Scotland approves new onshore windfarms

FORRES, SCOTLAND - The Scottish government has given the green light for two new onshore windfarms in east Scotland with a combined power generation capacity of almost 100 megawatts (MW).

The 29-turbine Berry Burn windfarm, to be situated on the Altyre Estate near Forres, will have a capacity of 78 MW, while a six-turbine extension to the 20-turbine Millennium windfarm near Fort Augustus in Inverness-shire will boost capacity 15 MW to reach a total capacity of 65 MW. The new power generated by both schemes will be sufficient to power more than 43,000 homes.

Scotland is currently generating more than 3 gigawatts (GW) of power from renewable sources, while an additional 3 GW of renewable capacity has been granted permission for construction or has already begun construction. Another 3 GW is currently in the planning process. Right now, the country's Energy Consents and Deployment Unit is processing 34 renewable project applications, consisting of 25 windfarms and nine hydro projects.

The Scottish government aims to meet 50% of electricity demand from renewables by 2020, with an interim target of 31% of power coming from renewable sources by 2011.

"I am delighted to approve further investment to develop our vast natural potential, create more jobs and fuel the clean, green energy revolution," said Energy Minister Jim Mather. "Renewable energy is a key sector for Scotland and will help drive our economic recovery. New windfarms create jobs and can provide valuable benefits for the communities they serve. Our comprehensive climate change laws demand that we continue to support good projects that reduce emissions and help Scotland become a global role model for a sustainable, low-carbon economy."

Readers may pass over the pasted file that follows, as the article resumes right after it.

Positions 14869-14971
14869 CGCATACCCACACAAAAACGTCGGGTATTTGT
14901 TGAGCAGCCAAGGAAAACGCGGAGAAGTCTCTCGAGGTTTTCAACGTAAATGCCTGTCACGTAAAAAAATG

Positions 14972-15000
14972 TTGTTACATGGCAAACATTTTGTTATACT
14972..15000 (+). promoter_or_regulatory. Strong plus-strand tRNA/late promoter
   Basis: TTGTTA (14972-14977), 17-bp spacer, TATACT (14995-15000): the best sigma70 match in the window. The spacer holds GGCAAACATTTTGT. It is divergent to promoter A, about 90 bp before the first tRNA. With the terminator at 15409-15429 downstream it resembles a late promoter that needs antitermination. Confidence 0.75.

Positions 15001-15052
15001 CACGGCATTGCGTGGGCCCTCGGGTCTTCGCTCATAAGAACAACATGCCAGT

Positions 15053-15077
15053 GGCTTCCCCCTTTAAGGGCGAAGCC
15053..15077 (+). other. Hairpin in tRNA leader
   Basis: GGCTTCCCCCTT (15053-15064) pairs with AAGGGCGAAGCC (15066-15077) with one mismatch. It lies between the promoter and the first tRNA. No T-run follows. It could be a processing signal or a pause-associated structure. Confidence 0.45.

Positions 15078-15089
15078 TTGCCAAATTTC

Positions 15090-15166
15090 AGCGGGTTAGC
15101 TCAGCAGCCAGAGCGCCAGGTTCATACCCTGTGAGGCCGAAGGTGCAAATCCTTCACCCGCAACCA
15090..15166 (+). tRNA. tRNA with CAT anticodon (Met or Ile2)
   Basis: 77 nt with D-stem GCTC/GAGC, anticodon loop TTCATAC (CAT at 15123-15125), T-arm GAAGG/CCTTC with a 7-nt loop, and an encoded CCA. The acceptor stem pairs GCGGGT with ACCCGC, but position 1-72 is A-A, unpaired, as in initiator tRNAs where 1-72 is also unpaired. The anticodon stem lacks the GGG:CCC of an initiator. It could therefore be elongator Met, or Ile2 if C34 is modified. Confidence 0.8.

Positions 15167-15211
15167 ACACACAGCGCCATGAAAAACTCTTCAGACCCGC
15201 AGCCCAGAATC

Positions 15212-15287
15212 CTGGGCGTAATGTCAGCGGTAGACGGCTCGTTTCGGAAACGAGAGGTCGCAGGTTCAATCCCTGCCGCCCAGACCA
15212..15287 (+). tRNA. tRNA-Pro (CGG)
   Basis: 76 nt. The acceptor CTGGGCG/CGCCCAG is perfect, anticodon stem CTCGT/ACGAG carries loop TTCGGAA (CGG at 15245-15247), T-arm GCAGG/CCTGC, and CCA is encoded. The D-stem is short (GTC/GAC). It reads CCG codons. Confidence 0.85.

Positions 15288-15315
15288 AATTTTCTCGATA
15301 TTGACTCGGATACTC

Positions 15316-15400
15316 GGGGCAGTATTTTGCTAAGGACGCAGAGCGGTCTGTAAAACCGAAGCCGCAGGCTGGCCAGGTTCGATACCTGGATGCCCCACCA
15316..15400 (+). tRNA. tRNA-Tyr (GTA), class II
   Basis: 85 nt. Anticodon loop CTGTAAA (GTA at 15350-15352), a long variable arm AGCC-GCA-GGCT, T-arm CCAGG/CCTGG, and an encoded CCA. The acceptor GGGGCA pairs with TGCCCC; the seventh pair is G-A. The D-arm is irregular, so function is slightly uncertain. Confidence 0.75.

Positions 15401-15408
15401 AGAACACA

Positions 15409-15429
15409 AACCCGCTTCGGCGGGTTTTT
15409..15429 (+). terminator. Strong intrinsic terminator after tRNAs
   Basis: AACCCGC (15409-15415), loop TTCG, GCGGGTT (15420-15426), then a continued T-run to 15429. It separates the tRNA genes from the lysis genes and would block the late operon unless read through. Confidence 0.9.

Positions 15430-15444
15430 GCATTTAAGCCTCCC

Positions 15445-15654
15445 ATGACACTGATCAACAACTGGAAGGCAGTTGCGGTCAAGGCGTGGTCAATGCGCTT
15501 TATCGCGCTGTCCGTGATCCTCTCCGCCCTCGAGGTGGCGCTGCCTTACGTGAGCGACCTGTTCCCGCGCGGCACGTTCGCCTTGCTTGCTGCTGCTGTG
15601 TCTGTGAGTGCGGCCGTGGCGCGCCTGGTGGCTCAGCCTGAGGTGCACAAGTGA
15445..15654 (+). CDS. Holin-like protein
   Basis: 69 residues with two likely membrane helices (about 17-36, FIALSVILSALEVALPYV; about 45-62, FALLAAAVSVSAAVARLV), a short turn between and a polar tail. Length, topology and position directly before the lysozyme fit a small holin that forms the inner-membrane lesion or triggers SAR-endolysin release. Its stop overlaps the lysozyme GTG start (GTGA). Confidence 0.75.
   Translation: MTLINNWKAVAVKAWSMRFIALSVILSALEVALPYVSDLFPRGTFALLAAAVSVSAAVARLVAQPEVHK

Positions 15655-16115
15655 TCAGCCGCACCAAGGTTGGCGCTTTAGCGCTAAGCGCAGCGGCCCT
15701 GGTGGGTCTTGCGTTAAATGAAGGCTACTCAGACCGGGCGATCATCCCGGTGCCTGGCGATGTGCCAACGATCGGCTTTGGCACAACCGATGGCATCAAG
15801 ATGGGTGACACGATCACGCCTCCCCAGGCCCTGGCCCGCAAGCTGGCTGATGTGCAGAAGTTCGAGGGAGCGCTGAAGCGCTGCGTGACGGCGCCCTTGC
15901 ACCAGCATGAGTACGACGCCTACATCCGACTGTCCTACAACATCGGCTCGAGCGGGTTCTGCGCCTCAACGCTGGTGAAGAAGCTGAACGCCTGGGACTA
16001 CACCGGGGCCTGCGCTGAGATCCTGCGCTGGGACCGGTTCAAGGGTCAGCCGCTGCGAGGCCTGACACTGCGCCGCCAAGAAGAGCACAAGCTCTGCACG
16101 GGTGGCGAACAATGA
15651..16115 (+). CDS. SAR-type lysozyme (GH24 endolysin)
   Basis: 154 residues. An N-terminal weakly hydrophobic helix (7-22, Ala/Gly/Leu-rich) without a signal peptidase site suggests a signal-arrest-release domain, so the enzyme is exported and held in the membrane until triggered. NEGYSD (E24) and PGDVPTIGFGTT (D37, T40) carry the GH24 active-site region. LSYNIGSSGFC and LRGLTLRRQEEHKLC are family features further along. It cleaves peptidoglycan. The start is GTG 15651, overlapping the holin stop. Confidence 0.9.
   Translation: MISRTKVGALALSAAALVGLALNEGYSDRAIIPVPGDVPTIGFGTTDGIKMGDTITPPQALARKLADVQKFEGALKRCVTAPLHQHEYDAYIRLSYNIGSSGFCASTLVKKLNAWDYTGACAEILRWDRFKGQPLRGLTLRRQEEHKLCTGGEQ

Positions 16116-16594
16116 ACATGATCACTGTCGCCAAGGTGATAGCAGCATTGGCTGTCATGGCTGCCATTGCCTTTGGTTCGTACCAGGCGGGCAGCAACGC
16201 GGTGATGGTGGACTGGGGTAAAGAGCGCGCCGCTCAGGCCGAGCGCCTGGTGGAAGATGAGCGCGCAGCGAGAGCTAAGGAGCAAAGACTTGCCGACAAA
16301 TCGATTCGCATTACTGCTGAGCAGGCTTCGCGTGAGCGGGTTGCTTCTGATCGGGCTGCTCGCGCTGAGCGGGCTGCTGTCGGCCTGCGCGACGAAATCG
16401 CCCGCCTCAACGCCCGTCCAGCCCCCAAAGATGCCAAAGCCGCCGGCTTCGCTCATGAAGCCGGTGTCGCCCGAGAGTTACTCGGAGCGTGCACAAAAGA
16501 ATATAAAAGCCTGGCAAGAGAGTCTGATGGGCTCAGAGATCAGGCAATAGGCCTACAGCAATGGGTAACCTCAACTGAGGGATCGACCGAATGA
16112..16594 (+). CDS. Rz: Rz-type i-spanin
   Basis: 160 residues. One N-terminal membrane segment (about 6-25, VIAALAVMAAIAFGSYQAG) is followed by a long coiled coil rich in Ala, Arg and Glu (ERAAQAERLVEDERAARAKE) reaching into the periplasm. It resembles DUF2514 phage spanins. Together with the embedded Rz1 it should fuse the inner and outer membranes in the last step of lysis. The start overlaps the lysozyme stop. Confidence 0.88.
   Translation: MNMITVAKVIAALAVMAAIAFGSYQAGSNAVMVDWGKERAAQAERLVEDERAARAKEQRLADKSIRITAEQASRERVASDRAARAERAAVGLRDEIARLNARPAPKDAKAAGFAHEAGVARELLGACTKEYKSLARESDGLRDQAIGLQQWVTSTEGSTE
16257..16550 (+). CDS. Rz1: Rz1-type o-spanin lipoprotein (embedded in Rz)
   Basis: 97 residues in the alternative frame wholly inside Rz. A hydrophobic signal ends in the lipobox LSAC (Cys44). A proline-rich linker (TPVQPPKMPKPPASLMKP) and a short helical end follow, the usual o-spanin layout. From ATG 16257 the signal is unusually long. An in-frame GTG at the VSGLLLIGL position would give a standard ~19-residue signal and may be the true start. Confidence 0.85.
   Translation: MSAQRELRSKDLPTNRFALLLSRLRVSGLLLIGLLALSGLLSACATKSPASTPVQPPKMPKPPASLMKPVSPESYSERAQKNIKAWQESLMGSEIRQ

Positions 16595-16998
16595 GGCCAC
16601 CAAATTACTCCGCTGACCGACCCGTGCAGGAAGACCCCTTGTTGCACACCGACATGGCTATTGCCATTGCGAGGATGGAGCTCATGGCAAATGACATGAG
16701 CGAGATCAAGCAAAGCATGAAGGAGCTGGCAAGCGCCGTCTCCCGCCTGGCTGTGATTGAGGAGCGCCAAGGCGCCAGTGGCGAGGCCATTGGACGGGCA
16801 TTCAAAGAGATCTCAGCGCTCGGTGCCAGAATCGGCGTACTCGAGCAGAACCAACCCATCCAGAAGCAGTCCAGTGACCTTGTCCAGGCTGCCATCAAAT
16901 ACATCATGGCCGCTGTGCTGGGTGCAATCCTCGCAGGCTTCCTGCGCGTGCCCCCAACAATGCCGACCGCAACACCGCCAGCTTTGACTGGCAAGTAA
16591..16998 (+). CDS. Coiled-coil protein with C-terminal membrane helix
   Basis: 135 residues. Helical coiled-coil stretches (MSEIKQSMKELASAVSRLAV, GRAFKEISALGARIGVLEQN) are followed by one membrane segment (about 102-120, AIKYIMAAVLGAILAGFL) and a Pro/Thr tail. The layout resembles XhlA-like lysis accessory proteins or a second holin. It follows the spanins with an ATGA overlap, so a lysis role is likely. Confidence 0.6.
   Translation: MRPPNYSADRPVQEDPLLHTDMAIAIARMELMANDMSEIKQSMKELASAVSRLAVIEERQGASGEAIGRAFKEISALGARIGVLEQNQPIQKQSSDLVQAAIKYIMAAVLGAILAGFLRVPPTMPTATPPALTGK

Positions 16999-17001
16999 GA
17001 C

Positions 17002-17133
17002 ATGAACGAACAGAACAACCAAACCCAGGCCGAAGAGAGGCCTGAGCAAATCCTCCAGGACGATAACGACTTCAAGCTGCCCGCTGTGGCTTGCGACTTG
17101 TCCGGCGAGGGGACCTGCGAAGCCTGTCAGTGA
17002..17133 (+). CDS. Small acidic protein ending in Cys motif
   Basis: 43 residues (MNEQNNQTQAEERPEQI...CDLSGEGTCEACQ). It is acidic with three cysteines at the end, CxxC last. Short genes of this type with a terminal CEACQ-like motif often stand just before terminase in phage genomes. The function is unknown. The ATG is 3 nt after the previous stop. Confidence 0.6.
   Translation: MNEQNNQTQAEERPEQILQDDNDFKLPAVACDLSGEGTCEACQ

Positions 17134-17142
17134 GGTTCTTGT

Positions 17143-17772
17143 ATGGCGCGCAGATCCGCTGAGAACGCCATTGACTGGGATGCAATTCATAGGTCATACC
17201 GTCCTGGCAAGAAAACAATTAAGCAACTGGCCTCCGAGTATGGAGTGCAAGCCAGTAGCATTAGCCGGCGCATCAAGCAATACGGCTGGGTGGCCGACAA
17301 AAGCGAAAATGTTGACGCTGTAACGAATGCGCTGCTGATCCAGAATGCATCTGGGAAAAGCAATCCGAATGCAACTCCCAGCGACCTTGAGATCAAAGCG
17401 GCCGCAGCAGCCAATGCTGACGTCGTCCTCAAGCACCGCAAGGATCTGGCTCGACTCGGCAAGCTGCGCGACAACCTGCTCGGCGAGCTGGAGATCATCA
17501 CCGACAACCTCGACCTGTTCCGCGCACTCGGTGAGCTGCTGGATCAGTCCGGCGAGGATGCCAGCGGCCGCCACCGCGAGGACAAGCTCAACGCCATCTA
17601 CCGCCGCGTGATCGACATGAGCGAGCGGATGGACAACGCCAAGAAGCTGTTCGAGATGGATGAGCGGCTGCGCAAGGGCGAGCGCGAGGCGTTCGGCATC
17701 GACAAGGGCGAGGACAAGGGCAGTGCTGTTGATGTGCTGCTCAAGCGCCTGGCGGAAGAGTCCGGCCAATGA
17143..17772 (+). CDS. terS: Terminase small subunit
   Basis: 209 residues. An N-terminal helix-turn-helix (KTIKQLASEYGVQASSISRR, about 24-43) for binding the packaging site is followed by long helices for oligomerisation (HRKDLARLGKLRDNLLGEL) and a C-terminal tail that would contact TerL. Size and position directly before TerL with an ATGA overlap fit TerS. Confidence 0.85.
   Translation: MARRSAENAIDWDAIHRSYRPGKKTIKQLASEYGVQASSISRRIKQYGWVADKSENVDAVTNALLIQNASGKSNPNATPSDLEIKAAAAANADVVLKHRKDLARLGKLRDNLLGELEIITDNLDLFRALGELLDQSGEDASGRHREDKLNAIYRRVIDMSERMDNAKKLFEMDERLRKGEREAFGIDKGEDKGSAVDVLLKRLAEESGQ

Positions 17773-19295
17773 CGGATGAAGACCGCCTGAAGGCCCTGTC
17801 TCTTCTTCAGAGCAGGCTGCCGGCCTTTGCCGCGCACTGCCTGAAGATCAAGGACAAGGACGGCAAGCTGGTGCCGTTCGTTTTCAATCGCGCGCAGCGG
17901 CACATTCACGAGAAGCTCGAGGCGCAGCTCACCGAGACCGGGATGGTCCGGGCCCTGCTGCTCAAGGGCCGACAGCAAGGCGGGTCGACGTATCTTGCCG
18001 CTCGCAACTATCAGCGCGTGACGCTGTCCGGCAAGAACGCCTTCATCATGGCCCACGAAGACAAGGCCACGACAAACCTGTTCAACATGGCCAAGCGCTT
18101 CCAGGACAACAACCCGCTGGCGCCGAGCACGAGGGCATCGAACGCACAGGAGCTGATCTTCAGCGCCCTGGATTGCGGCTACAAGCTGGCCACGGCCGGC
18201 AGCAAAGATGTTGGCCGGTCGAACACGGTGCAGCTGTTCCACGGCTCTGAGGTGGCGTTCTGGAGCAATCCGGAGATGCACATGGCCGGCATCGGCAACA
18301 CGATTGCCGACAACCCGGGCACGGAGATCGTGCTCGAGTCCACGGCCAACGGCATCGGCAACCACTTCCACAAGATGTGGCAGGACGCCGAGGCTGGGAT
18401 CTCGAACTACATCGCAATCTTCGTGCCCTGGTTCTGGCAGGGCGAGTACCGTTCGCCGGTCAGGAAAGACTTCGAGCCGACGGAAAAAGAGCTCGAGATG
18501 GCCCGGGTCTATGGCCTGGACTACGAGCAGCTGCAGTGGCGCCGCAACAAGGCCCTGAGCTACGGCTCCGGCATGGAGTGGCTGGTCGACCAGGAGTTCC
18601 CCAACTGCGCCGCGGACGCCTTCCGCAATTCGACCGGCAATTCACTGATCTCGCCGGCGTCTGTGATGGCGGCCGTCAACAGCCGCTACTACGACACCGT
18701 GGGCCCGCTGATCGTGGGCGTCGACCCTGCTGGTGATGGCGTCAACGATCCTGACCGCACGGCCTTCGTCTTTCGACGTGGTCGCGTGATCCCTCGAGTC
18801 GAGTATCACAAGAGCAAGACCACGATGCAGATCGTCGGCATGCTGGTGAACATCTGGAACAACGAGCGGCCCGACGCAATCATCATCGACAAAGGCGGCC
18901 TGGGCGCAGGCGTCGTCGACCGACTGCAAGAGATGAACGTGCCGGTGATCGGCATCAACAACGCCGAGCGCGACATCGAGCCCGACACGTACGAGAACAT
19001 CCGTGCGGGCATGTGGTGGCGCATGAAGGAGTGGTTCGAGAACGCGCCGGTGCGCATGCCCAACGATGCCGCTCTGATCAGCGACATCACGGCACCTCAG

At Berry Burn, the turbines will be a maximum of 104 metres high to the tip of the blades. In order to minimize environmental impact, connection to the national grid running north of the site will be via an underground cable.

Catamount Energy and Force 9 Energy applied for permission to construct the Berry Burn windfarm in September 2004. Permission was delayed by various issues raised during the consultation phases in 2006 and 2008; issues that have since been addressed.

Obtaining planning permission for Millennium Wind Energy Limited, which applied to extend its existing windfarm by six turbines in January this year, was much easier. The first electricity was produced at the Millennium windfarm in July 2008 and became fully operational in November last year. All of the wind turbines were supplied by Nordex AG.


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